A shallow inversion can cause a dramatic change in the weather when it develops and when it mixes out. A shallow inversion can be created by overnight cooling or a shallow layer of cool air moving in at the surface. There is a much different air mass above the inversion. For example, it may by 25 F at the surface while it is 45 F just a few hundred feet up.

One way the shallow inversion can be mixed out is through solar heating. When the sun heats the surface, it will cause vertical circulations that cause the air to mix. This can cause the shallow layer of cold air at the surface to mix with much warmer air aloft. Since the volume of the warmer air aloft is much greater, the temperature of the mixed air will be closer to that of the warm air. This can cause the surface temperature to sky rocket in the morning. For example, warming from 20 F to 45 F in just a couple of hours in the morning.

Other ways a shallow inversion can be set up include shallow cold fronts and cold air ponding into a valley. Strong winds and solar heating are two processes that can mix out this shallow cold air and cause the temperature to jump up. What can start out as a cold morning can quickly turn into a mild day when the rapid warming takes place.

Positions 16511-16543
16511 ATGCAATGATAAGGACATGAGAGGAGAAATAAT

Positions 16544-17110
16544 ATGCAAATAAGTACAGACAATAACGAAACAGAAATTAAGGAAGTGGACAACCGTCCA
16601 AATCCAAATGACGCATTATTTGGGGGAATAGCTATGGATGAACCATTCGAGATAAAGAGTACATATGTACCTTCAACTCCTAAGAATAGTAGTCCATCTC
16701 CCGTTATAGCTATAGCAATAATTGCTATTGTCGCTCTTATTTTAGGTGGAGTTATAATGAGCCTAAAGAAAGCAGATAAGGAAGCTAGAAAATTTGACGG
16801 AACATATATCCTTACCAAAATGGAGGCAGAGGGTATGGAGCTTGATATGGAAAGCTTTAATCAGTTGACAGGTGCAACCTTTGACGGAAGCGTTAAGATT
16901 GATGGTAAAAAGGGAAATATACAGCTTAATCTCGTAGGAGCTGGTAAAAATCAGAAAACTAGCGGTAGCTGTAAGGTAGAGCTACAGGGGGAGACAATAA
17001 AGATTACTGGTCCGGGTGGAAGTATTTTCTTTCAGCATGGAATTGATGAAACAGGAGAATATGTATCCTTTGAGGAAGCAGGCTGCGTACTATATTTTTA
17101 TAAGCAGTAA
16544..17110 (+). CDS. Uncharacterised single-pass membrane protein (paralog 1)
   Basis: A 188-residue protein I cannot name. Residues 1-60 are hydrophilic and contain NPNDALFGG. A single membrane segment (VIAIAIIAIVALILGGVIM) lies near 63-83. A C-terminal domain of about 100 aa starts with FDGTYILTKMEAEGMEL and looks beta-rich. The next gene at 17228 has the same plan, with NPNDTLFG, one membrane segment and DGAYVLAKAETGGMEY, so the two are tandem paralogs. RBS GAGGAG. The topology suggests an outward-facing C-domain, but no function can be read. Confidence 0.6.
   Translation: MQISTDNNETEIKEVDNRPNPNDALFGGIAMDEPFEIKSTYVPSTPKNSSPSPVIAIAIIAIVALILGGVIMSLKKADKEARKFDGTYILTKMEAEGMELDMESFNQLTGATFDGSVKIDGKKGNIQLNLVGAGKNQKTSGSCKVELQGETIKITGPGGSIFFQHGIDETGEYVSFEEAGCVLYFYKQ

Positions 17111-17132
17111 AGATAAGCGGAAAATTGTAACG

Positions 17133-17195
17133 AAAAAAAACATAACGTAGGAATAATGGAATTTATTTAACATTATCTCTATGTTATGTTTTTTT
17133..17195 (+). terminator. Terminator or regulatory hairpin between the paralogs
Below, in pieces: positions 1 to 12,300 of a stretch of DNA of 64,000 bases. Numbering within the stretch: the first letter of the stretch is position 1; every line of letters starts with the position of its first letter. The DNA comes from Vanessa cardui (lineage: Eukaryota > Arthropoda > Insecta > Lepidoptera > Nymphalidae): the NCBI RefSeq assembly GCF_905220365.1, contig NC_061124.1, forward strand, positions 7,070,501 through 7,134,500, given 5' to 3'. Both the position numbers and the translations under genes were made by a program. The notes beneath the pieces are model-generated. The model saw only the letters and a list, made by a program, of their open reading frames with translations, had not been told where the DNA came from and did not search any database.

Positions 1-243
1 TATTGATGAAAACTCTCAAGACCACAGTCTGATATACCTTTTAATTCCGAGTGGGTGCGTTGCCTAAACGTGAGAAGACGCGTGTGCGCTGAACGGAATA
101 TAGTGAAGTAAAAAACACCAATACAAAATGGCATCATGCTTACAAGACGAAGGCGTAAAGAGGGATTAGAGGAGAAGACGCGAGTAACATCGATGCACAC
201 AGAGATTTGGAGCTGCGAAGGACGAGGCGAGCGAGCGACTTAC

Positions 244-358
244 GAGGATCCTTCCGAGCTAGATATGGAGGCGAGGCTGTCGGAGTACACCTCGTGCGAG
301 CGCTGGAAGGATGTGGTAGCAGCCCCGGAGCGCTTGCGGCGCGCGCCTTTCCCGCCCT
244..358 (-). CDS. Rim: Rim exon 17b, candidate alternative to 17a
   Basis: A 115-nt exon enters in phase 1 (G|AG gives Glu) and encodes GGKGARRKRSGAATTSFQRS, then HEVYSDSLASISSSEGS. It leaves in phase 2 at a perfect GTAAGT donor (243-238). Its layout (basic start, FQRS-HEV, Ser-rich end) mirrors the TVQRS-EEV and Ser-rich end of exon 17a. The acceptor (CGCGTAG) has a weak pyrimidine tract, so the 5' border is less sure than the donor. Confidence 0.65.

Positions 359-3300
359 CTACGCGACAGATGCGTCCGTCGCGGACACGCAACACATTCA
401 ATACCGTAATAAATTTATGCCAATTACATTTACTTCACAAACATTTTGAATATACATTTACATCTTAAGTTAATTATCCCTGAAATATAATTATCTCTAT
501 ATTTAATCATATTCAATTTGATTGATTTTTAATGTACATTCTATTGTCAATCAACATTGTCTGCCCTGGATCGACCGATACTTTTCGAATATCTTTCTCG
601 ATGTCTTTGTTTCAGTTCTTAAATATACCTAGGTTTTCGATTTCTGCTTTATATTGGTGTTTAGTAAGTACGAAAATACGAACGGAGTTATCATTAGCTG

What can be thought of as the opposite of an inversion is a dry adiabatic layer or superadiabatic layer. This layer at the surface will show a rapid decrease of temperature with height (warm at ground surface with rapid cooling aloft). This can be caused by intense solar radiation when winds are weak. When the sun sets, a rapid cooling can take place. In the evening, the temperature can rapidly decrease as a cool inversion layer forms at the surface. This can commonly occur in dry areas in summer such as in desert and semi-arid location. This is why desert and semi-arid locations can have such a big temperature difference between the high and low temperature. It can occur to a lesser extent in other areas also when the weather is sunny and dry.